Dr. Volker Deckert is a Professor for Physical Chemistry at the Friedrich-Schiller University and jointly a department head at the Leibniz IPHT, both in Jena. He obtained his Diploma and his Ph.D. from the University of Würzburg, working on Raman spectroscopy. After a postdoc at the University of Tokyo, he started his research on near-field optical spectroscopy, first at the ETH Zurich, then in Dresden and Dortmund before he finally came to Jena.
2019 Lippincott Award Recipient
Ji-Xin Cheng attended University of Science and Technology of China from 1989 to 1994 and pursued a PhD study on bond-selective chemistry from 1994 to 1998. In 2000, he joined Sunney Xie’s group at Harvard University as a postdoc. Cheng joined Purdue University in 2003 as Assistant Professor, promoted to Associate Professor in 2009 and Full Professor in 2013. He joined Boston University as the Inaugural Moustakas Chair Professor in Photonics and Optoelectronics in 2017.
Ji-Xin Cheng devoted his career to transforming molecular spectroscopy from an in vitro analytical tool to a set of in vivo label-free chemical imaging platforms for discovery of hidden signatures inside living systems and further translation of the discoveries into medical diagnosis and treatment strategies.
2018 Lippincott Award Recipient
The 2018 Ellis R. Lippincott Award will be presented to Peter Hamm, Universitat Zurich, “for seminal contributions to developing multidimensional infrared, Raman and Terahertz spectroscopy and pioneering studies of protein and hydrogen bonding dynamics in molecular liquids.”
Peter Hamm studied physics at the Technical University of Munich and carried out his PhD studies under Wolfgang Zinth at the Ludwig Maximilians University of Munich between 1991 and 1995. He continued with a postdoc at University of Pennsylvania in the group of Robin Hochstrasser. In 1999, he was appointed as an independent group leader at the Max Born Institute, Berlin, and in 2001 as professor at University of Zürich, where he stayed ever since.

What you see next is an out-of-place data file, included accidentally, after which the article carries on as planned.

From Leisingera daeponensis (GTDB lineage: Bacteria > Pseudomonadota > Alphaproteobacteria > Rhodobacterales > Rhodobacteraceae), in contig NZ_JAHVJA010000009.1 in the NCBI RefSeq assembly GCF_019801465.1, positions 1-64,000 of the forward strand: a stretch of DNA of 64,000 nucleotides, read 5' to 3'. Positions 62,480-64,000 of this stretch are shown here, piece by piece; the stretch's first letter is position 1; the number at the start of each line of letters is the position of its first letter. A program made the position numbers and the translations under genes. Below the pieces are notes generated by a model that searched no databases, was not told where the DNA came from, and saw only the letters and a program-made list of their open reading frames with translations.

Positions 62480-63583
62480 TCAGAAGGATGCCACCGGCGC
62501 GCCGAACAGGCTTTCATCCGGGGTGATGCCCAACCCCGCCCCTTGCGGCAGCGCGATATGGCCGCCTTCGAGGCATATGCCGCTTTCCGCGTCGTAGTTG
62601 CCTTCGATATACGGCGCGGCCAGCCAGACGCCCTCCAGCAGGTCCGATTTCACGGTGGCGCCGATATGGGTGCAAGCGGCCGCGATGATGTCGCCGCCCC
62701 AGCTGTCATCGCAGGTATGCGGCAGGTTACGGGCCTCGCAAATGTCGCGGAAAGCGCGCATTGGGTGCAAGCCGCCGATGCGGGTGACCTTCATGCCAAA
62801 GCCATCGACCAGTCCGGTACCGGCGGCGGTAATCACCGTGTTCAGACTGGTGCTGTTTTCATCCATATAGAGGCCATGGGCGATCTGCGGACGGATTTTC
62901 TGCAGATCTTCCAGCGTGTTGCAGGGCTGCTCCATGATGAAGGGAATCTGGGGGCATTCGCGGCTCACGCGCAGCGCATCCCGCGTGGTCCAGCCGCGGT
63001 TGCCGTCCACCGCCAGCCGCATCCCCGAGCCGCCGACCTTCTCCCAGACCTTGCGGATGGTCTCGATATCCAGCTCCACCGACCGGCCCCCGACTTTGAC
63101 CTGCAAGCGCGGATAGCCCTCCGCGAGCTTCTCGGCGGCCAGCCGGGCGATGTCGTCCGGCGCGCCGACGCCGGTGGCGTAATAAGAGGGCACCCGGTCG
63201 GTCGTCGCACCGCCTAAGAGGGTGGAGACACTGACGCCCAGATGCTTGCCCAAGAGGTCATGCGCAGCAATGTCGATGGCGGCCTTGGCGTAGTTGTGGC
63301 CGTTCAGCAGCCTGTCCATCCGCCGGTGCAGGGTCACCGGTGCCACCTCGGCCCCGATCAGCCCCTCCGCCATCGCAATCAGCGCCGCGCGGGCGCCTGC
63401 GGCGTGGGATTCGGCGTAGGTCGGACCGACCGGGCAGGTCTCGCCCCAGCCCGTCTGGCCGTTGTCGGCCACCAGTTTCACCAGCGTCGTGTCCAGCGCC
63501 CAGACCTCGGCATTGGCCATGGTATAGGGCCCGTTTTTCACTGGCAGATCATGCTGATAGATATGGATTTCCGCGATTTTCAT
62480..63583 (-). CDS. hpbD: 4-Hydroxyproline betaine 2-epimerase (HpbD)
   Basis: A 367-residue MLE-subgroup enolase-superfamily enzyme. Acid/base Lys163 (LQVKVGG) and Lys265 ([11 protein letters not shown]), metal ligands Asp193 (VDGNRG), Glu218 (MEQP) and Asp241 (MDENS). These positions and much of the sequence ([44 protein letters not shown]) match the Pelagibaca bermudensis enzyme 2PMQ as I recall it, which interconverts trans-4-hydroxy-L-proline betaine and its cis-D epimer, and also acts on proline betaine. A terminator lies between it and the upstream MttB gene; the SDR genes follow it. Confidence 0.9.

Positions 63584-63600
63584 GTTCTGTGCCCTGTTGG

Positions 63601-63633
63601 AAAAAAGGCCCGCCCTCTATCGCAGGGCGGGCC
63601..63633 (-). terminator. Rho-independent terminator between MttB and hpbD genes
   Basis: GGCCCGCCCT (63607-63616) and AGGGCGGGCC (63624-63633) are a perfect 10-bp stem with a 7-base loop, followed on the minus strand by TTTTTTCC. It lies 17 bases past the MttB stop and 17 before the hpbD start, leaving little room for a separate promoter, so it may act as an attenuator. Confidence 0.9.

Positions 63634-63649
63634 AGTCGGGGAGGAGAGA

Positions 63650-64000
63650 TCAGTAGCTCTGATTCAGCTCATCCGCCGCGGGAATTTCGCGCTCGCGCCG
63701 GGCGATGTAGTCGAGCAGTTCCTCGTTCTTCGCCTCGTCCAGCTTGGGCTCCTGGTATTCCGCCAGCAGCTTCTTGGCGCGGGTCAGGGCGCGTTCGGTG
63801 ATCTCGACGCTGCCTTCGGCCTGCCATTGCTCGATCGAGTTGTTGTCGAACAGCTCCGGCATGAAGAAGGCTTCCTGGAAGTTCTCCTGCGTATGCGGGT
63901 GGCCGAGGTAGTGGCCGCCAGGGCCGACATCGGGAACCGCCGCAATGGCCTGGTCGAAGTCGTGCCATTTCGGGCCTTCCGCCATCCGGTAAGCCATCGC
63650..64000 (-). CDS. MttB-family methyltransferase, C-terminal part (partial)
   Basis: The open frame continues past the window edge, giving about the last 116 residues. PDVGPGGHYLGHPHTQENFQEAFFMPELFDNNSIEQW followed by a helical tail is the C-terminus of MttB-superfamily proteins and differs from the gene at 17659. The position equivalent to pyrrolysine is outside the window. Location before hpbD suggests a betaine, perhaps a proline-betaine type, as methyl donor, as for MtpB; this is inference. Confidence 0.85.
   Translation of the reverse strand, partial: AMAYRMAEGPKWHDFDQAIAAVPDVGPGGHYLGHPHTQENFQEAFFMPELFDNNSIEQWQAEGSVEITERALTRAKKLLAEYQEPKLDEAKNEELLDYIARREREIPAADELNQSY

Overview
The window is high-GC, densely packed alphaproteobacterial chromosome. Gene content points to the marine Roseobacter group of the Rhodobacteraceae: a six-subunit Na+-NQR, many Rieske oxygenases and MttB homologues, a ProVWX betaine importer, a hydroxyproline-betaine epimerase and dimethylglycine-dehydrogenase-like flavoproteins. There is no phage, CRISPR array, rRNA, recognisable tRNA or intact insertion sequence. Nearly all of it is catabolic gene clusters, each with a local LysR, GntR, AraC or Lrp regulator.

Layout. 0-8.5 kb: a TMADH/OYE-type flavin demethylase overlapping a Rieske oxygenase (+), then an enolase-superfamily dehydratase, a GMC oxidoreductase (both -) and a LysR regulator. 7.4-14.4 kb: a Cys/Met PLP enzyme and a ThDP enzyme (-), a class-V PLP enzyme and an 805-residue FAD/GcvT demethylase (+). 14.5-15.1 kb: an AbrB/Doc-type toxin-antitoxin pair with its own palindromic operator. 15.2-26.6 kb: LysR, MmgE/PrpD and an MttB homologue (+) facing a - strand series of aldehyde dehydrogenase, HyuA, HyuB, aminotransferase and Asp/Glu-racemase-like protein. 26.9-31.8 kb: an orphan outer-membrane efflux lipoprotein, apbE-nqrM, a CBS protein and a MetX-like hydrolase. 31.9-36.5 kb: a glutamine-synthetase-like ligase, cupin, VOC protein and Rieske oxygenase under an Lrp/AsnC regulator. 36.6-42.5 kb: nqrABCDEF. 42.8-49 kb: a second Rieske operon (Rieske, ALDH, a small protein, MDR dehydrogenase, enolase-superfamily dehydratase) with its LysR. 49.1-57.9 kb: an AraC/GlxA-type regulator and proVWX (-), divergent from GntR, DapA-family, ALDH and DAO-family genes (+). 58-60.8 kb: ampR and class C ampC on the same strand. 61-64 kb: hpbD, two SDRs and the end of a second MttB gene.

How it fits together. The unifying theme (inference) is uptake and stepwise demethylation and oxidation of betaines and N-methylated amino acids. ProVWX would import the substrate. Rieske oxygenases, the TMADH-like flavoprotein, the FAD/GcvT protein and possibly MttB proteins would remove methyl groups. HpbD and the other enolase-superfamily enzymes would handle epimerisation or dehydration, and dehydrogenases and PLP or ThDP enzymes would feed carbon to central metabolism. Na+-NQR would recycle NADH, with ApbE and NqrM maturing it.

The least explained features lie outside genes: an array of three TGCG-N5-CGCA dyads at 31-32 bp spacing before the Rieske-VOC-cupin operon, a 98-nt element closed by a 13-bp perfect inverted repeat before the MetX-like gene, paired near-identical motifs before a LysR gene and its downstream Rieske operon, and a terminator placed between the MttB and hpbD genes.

Hamm’s research is focused on establishing novel spectroscopic methods in the infrared and THz spectral range which resolve transient structures of molecular systems and the energy flow through them on very fast timescales. A large variety of questions is addressed, ranging from complex problems such as protein folding and allosteric communication in proteins, over photocatalytic water splitting, to elementary structural processes in liquids like water.
2017 Lippincott Award Recipient
Roberto Merlin is the Peter A. Franken Professor of Physics and a Professor in the EECS Department at the University of Michigan. He received the Licenciado en Ciencias Fisicas and the Dr. rer. nat. degrees from the University of Buenos Aires, Argentina (1973) and the University of Stuttgart, Germany (1978).
Merlin is the recipient of 2006 APS Isakson Prize, a Fellow of AAAS, OSA, APS, and the von Humboldt, Guggenheim and Simons Foundation. Professor Merlin’s primary research specialty is experimental condensed matter physics. His areas of expertise include various continuous wave and ultrafast optical techniques and, in particular, spontaneous and impulsive (stimulated) Raman spectroscopy. His current interests focus on the generation of coherent vibrational and electronic fields using ultrafast laser and x-ray pulses and metamaterials.
Merlin and collaborators pioneered work on folded acoustic and interface phonons in semiconductor heterostructures, and on Fibonacci superlattices, metasurfaces and squeezed phonons.
1976-2016 Lippincott Award Recipients
The respective host societies are listed below each recipient’s name.
Dana D. Dlott
X. Sunney Xie
Keith A. Nelson
Richard Van Duyne
Hai Lung Dai
Herbert L. Strauss
Richard J. Saykally
Robert W. Field
Marilyn E. Jacox
Andreas C. Albrecht
C. Bradley Moore
Ira W. Levin
Jon T. Hougen
George G. Pimentel
E. Bright Wilson
Bryce Crawford, Jr.
Richard G. Lord